He says he is lucky to have purchased two ubitx radios that were not working or fried. Neither had much going wrong except the original owner didn’t have a clue as to what they did wrong. He didn’t even need a VOM to fix either of these kits.

David thinks some hams are born appliance operators. He has a spare ubitx but would hate to sell this to someone who doesn’t want to get some worn out electrons under his fingernails.

The photo of his rig (above) suggests he has a few talents!


Cheap DSP for a QRP rig

Earlier in the year Giuseppe IK8YFW shared a project he has been working on to make a cheap and simple DSP receiver based on the arm cortex stm32f103 processor.  This  module costs less than two US dollars in Far East online shops.

He has implemented two narrow CW filters of about 300 and 700 Hz and two SSB filters with widths of less than 2200 Hz, and less than 3300 Hz.  He also includes a 6-level noise reduction algorithm.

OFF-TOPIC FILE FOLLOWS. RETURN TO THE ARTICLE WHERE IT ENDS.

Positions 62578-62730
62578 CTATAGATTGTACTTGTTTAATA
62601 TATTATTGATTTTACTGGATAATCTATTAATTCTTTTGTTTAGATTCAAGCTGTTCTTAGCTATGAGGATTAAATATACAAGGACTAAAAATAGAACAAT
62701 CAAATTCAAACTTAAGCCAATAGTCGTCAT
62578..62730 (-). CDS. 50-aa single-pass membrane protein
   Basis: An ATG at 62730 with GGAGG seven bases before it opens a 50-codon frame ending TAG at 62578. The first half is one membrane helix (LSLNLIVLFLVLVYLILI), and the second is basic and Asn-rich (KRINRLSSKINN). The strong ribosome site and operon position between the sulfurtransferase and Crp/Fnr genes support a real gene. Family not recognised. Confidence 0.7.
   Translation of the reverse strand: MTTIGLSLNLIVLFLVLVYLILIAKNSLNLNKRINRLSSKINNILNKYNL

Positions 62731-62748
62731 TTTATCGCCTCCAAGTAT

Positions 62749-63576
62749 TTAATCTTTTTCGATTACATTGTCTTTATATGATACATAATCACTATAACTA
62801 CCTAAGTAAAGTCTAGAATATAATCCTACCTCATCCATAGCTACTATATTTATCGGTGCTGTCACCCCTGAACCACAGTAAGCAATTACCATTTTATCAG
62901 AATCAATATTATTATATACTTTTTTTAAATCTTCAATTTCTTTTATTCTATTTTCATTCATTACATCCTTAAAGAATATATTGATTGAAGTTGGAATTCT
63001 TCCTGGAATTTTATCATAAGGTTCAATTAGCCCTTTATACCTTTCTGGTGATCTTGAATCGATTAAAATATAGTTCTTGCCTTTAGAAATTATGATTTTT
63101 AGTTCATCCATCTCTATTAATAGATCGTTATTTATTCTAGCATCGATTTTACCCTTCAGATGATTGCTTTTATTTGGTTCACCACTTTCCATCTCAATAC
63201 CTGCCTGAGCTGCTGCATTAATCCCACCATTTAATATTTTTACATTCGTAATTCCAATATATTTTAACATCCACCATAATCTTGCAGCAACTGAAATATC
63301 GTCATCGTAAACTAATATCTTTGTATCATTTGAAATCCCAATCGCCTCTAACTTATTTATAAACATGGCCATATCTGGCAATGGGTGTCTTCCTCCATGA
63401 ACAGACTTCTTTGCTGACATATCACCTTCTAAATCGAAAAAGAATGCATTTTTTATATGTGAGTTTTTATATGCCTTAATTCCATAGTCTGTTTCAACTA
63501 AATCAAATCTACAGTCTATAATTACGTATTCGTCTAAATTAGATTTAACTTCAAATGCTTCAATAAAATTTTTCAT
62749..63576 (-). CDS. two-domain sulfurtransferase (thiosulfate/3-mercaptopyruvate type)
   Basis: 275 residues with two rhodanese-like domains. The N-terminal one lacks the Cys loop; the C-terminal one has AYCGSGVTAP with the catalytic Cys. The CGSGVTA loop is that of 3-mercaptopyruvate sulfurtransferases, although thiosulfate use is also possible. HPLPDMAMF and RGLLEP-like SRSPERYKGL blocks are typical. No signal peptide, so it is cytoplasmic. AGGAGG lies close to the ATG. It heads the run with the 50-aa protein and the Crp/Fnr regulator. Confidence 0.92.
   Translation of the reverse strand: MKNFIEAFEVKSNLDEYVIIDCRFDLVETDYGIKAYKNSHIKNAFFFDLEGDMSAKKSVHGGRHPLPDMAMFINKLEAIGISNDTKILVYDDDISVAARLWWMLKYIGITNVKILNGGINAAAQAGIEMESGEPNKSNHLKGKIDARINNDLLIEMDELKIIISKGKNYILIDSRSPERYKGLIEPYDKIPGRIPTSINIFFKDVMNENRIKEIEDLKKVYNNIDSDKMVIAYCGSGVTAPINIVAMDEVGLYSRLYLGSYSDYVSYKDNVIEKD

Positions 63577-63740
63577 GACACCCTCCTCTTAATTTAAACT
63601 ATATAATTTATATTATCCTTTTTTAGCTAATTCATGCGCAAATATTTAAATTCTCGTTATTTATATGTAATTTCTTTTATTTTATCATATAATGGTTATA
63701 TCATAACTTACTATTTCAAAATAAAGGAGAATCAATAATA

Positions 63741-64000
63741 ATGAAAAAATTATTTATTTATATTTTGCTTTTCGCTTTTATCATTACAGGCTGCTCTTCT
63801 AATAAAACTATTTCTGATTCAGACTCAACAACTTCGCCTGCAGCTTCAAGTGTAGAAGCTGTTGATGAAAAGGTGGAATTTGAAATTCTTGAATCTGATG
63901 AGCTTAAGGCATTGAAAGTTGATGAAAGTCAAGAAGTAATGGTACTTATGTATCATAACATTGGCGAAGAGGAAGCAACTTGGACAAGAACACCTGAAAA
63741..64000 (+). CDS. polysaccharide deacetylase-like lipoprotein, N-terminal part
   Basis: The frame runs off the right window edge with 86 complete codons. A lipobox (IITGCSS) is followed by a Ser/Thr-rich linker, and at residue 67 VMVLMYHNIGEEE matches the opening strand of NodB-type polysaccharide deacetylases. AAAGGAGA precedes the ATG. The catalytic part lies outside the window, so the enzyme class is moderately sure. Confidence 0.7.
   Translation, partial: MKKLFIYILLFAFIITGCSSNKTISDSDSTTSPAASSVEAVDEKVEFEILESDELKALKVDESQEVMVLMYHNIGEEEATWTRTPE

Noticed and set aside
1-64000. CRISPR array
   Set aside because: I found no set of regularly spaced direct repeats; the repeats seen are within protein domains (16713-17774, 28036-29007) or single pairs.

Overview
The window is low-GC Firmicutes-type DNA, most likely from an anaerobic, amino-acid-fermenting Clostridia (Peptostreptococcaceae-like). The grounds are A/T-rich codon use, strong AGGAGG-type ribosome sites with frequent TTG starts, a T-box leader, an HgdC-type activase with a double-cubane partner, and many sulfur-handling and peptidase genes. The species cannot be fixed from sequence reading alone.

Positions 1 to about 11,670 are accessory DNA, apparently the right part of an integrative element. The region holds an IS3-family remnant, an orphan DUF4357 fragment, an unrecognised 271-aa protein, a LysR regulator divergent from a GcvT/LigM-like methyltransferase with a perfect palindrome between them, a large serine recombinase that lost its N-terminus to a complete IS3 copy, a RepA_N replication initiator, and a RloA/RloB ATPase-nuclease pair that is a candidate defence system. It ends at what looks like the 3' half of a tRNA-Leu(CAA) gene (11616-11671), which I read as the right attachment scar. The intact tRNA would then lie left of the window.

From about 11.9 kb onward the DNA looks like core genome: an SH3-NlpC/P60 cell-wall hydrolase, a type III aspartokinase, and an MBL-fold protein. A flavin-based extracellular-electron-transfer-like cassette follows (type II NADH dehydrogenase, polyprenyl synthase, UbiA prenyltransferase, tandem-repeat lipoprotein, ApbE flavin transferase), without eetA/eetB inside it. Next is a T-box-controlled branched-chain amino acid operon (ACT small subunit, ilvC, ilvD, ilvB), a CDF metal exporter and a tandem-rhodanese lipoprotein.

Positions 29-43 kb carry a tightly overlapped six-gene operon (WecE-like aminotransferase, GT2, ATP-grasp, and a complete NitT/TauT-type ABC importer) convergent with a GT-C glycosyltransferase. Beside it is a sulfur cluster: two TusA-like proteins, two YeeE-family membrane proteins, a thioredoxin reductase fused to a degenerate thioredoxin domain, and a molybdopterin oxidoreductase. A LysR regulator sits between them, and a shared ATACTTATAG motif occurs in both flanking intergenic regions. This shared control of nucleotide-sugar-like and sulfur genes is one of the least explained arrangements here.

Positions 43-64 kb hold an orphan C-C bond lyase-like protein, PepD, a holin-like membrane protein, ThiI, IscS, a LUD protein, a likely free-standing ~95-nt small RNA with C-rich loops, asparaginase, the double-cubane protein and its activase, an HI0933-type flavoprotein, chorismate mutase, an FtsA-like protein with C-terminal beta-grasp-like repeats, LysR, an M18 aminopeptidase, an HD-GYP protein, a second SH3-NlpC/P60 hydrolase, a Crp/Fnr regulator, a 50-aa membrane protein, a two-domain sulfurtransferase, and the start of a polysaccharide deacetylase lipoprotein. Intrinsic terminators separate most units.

The project is a very cheap solution and is suitable to embed in every QRP project. Details of the project and code is available on github.  It is still at an experimental stage but is worth looking at by experimenters.

The project can be found here:


Some test videos of the DSP in action can be found here:




Microphony in your uBITx

Peter G8FWY had a problem with his µBITx.  It picked up sound from touching the case and pushed this through his headphones.

If you have a similar problem it is most likely to be ceramic capacitors in the audio stages of your rig.

In this case it turned out to be C50 in the audio pre amp.  Peter replaced it with a leaded electrolytic capacitor and the problem went away.


Jackal Board for the uBITx released